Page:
We just looked at one of the oldest Colt AR15's made so now we're going to shift gears a bit and take a quick look at a couple current production carbines that also happen to be semi-automatic only examples of the current government issue M4A1. The reason we're going to look at two examples of the same model is to illustrate that even the newest and most current production shows variation from rifle to rifle. I'm not bothering to show the same thing twice for each example because most things are identical between the two. I'm also not necessarily going to point out which carbine a particular picture is illustrating unless it is germane to the conversation. And finally, the main focus here is to point out variation, not to present an in-depth look at this particular model so I'm not going to cover every little detail. Okiedokie, here we go...…
First up is the box:
It's cardboard..... yay!! It's nothing special but it serves its purpose well enough.
I have no idea what "2013 Config"uration means. Notice that the model number starts with "LE" but the serial number starts with "CR" Also, the barrel length is listed as 16" but that is only achieved by pinning and welding an elongated flash hider on the end of an M4 14.5" barrel.
Inside the box is the rifle wrapped up in an unsealed storage bag and a sealed bag of accessories:
Bag marking detail:
Both carbines came in bags dated April of 2019.
The bags o' accessories:
Both are supposed to be melted shut to seal them but one was only partially sealed. I guess a melty baggie tool thingee was too deep for somebody. The contents are a manual, magazine, lock, vertical foregrip and a short rail cover for use when the foregrip is used.
One accessory bag was dated September of 2018 and the other was April of 2019:
These were bought for collecting, not shooting so the bags are not going to be opened. Still, we can read the cover on the manual and see that somebody needs to be fired in the editing department:
It CLEARLY states that this manual is for semiautomatic rifles and carbines but later states that the manual should always accompany this pistol. Nice.
Because the one bag was only partially sealed, I could get the foregrip and short rail cover out without disturbing anything:
I could get the lock out too but who wants to look at that??
Although not a real variation that matters, the chamber flags, while made by the same company, were two different colors:
Alright, now we get to the carbines proper. Because there are two, we can see both sides in one frame:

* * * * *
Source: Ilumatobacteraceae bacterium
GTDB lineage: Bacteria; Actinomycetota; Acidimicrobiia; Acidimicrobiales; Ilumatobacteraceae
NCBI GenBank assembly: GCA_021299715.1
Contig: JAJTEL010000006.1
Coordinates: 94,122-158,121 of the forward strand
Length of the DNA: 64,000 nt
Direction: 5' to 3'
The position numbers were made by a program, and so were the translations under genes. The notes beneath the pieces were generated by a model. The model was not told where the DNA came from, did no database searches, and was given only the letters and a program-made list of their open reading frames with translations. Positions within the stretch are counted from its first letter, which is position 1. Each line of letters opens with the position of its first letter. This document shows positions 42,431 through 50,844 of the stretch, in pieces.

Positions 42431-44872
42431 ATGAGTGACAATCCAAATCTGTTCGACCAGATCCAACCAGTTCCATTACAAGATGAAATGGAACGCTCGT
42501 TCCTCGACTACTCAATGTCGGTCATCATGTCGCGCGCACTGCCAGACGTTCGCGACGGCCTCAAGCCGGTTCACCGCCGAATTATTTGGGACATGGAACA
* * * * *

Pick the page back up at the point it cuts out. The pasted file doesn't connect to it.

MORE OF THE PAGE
Ugly damn things aren't they? I prefer the looks of the 601 myself. It has the neato space age look to it and the elegant curves of the carry handle make the rifle look like it's actually moving forward even though it's sitting still. This thing has all the elegance of a hammer. I think somebody either forget to finish putting it together or lost the carry handle. And what's with those handguards? Oh, I forgot......you need someplace to hang all your tacticool crap and it doubles as a cheese grater. To be serious though, the handguard is made by Knights Armament and provides rock solid multiple mounting points for essential tools on the modern battlefield. Normally, I would make fun of range "operators" who put this stuff on their rifles but Colt is selling this as a semi-auto version of the current military issue carbine so it gets a pass.
While we're on the subject of the handguard, I took one off to see what markings are inside both the upper and lower were manufacturer marked but I found it interesting that the upper one was dated:
These models have a heavy barrel with flat areas milled out for mounting the M203 just as they should:
There is a small "0" on the rear of the barrel:
If I remember correctly, this mark signifies that the bore and chamber are chrome lined.
As stated earlier, this model uses actual military production M4 barrels that have had an elongated flash hider pinned and welded on so that they meet ATF length requirements. According to Colt, the entire upper is straight off the military production line. Here, we see the weld at the bottom of the flash hider:
Markings on top of the barrel:
"13629" is Colt's Cage Number. Any time you see that on a part, that means Colt made/supplied it.
I've got more to post about this but I'm up WAY later than I should be so that's it for tonight. I'll be back tomorrow night (later today at this point) to pick up where I left off. See you then.